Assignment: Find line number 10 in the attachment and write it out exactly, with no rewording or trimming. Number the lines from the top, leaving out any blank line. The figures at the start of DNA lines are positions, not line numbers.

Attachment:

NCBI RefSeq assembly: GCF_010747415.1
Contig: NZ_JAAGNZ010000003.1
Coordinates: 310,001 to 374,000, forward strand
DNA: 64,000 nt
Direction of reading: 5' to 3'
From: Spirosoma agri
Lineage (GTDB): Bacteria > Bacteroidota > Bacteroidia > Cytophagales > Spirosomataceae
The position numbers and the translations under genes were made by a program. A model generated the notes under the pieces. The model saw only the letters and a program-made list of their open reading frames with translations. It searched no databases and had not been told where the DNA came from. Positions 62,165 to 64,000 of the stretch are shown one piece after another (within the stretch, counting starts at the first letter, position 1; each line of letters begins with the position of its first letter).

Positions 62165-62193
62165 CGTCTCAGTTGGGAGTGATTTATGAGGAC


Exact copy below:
62165 CGTCTCAGTTGGGAGTGATTTATGAGGAC